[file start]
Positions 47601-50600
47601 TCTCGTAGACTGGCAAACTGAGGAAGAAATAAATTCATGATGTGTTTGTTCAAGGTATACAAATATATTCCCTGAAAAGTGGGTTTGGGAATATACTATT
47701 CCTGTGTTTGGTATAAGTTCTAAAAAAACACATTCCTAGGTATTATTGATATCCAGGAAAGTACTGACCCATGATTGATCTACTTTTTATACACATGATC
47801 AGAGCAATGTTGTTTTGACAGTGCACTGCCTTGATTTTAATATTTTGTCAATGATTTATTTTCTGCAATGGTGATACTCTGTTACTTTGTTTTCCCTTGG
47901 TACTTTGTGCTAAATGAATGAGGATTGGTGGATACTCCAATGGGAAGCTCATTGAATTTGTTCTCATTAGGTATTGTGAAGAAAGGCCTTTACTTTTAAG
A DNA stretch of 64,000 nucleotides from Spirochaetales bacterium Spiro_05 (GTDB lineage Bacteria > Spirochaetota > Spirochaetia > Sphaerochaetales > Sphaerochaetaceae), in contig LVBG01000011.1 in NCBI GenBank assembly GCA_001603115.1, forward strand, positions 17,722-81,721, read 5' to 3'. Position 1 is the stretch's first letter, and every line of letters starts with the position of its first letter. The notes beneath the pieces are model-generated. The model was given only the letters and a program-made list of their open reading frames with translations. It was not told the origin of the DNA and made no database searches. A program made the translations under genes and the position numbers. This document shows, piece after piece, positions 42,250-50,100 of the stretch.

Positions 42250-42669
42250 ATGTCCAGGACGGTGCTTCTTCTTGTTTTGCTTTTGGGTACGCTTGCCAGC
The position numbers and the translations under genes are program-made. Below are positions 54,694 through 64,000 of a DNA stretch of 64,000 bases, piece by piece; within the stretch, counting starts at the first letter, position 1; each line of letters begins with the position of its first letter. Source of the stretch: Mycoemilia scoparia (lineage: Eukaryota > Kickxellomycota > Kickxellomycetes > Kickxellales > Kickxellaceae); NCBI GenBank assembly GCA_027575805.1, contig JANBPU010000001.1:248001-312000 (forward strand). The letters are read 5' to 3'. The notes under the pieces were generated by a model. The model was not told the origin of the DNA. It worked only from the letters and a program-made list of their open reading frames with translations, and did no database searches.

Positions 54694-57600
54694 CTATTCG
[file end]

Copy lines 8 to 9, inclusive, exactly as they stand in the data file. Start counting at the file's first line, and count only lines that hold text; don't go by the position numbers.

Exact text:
42250 ATGTCCAGGACGGTGCTTCTTCTTGTTTTGCTTTTGGGTACGCTTGCCAGC
The position numbers and the translations under genes are program-made. Below are positions 54,694 through 64,000 of a DNA stretch of 64,000 bases, piece by piece; within the stretch, counting starts at the first letter, position 1; each line of letters begins with the position of its first letter. Source of the stretch: Mycoemilia scoparia (lineage: Eukaryota > Kickxellomycota > Kickxellomycetes > Kickxellales > Kickxellaceae); NCBI GenBank assembly GCA_027575805.1, contig JANBPU010000001.1:248001-312000 (forward strand). The letters are read 5' to 3'. The notes under the pieces were generated by a model. The model was not told the origin of the DNA. It worked only from the letters and a program-made list of their open reading frames with translations, and did no database searches.